A group of young people formed a team to introduce Shintaido to the world, and a national event was held to promote it. Shoko team of three people were formed, and Michael and I were in the same group.
Each team went into a forest nearby and we did Shoko for one hour. Kato Sensei was watching over everyone’s practice. When Michael thought Kato sensei’s presence had disappeared, he relaxed, and then Kato sensei whispered gently into Michael’s ear from behind, « Michael”. In that instant, our team became relaxed and united.
Since then, Michael often came to my house with biscuits. Later, he founded the International Shintaido Federation with Ito Sensei and others, and they, along with the American Shintaido people, warmly watched over me and encouraged me when I had lost my way in Japan.
Michael is very good at guiding young people.
I was one of them, and I recently realised that he had been watching over my practice,
which I didn’t really notice, invisibly.
2. International Shintaido Federation & ‘San nin ichi retsu’/ Three in a Row
Michael , Ito sensei and myself demonstrated the Sannin Ichiretsu at the international event in America.
That kumite became a new starting point for me.
Instead of colliding with each other, in the open world created by Michael and Ito sensei, I was able to release unnecessary strength from my constricted body, enjoy kumite, and later I became a member of the international Shintaido movement.
This trio continues to this day.
3. Generalizing the world where heaven, earth, people, and I are one/ “Tenchi hitobito ware ittai”
The final episode is the Doshu exam in 2004, where he demonstrated Hikari with Connie.
He generalized and embodied Mr. Aoki’s world of unity of heaven, earth, and people. He showed us the world of light and play, where the other party can be freed by his very existence. It remains deeply in our hearts as a message that pointed us in a new direction.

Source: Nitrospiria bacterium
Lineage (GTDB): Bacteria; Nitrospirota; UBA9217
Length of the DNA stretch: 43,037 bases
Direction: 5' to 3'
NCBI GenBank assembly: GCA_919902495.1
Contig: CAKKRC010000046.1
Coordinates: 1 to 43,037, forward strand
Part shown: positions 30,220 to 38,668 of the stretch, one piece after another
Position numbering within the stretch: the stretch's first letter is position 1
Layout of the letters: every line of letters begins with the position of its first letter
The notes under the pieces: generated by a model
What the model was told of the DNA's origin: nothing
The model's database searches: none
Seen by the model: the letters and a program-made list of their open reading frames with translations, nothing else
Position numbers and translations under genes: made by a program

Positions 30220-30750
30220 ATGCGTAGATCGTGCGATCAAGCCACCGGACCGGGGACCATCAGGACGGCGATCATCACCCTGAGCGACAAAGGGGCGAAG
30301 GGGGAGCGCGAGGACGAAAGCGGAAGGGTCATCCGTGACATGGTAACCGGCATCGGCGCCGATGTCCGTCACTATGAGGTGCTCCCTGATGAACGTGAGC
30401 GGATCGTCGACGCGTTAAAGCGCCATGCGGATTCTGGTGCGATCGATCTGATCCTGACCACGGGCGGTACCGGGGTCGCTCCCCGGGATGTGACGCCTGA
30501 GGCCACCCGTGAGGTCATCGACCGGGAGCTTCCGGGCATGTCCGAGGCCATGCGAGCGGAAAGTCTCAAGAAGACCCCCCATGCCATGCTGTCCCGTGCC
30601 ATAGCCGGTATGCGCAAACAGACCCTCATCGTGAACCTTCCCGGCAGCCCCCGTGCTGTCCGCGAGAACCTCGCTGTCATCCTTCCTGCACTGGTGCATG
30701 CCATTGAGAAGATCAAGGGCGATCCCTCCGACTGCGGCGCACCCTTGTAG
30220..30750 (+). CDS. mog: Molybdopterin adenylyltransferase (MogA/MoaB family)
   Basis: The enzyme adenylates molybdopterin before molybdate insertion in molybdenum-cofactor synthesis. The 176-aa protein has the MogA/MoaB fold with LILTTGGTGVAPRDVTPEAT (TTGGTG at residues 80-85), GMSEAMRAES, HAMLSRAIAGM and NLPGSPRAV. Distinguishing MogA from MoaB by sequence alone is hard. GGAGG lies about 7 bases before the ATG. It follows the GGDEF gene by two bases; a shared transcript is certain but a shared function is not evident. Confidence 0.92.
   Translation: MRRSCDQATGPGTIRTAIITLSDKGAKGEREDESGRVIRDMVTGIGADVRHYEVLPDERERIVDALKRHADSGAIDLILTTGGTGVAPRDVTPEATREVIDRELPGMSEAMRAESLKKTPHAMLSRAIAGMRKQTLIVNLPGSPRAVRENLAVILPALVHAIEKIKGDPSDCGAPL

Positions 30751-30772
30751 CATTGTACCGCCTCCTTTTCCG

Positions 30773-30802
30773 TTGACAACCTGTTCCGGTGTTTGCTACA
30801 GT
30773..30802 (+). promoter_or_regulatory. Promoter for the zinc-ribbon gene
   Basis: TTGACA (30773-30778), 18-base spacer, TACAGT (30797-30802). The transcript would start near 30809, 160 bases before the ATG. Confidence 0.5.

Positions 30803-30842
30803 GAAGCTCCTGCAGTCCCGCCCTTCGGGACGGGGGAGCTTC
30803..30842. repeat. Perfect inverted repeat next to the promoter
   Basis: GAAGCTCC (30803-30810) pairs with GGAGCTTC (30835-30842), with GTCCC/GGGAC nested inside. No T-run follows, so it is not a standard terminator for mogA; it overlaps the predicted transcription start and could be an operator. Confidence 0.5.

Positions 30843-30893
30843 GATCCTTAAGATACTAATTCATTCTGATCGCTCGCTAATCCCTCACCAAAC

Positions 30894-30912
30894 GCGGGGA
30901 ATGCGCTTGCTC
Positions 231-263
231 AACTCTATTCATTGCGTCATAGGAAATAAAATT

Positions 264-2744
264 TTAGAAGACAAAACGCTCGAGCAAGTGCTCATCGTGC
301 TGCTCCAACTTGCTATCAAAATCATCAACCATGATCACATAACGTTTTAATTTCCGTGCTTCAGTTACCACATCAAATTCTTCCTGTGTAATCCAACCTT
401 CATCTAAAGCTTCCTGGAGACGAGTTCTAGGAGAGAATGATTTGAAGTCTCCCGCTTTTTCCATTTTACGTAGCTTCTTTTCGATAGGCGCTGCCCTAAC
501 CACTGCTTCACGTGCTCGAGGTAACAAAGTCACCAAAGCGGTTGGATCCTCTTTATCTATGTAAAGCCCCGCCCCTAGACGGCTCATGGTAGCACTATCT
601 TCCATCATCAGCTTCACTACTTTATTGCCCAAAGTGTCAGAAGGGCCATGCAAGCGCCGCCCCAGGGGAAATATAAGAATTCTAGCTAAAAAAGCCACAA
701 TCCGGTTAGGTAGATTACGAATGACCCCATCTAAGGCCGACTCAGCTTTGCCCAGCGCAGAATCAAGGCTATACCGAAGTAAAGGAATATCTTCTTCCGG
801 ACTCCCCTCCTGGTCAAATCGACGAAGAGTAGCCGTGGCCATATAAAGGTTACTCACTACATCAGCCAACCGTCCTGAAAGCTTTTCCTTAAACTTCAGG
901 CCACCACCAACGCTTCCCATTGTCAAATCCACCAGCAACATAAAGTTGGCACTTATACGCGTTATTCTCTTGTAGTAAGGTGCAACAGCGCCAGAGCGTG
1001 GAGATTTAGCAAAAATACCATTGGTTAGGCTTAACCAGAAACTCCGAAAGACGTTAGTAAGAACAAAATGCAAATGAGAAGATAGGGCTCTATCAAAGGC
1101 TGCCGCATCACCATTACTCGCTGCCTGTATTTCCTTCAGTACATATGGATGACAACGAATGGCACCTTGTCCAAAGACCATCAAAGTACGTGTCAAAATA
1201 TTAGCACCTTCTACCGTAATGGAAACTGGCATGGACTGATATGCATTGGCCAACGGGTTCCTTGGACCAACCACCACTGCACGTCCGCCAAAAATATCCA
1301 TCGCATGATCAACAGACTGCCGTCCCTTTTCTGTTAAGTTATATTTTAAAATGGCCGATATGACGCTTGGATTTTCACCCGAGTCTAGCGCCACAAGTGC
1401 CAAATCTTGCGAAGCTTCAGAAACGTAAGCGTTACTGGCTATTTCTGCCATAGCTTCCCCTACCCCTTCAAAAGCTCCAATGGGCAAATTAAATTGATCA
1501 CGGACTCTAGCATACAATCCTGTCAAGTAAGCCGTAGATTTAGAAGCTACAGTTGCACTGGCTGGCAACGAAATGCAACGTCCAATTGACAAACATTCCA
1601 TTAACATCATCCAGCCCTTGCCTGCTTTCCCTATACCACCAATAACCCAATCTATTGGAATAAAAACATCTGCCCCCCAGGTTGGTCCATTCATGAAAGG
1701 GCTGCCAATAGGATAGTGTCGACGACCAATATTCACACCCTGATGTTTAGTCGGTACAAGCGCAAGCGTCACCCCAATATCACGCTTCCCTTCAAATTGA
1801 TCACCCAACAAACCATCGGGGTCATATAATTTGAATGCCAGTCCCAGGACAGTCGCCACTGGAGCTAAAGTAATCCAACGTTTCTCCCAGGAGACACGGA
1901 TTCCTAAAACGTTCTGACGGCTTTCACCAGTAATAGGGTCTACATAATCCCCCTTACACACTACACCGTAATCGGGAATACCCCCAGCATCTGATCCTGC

And I am convinced that it will become a guideline not only for American Shintaido, but also for us Shintaido practitioners, and will continue to shine as eternal life.
Congratulations, Michael, on your day!
General Instructor, Jim Sterling – Michael’s Student for over 45 Years
Thank you for inviting me to say a few words on this special day honoring Michael Thompson with a special achievement award.
I first met Michael at Hobart college around 1973, although it was not in the classroom but on a field where we were playing touch football. Michael had recently returned to the campus from Paris where he was introduced to Shintaido. I caught a pass in front of him and his “touch” knocked me into the ground. I was surprised that this rather skinny and quiet academic was so strong. Guess he had his koshi turned on!
After college I eventually moved to San Francisco in 1976 and started attending regular evening classes taught by Michael and Ito. I eventually found a job where I began my day in the afternoon and needed to find another time for keiko.
I had heard Michael and Ito were practicing together in the morning in Golden Gate Park and I asked if I could join them. They agreed. Every morning, I would ride my bicycle with my bo tied to the bike’s cross bar. I arrived at their apartment around 8am and went upstairs to wait until they were ready. Typically, Michael was awake sitting in his living room chair drinking tea and reading the Bible. The three of us would walk slowly and quietly through the park to the baseball diamond where we did some brief warmups. Ito and Michael would practice by themselves and eventually do some kumibo. I was instructed to do two things for the entire hour of class, jump back and forth across the field and run Eiko with my bo. Sometimes, when I finished they would do kumite with me but that was rare. Those morning keikos got me hooked on Shintaido and I’m sure Ito and Michael were teaching me from a distance.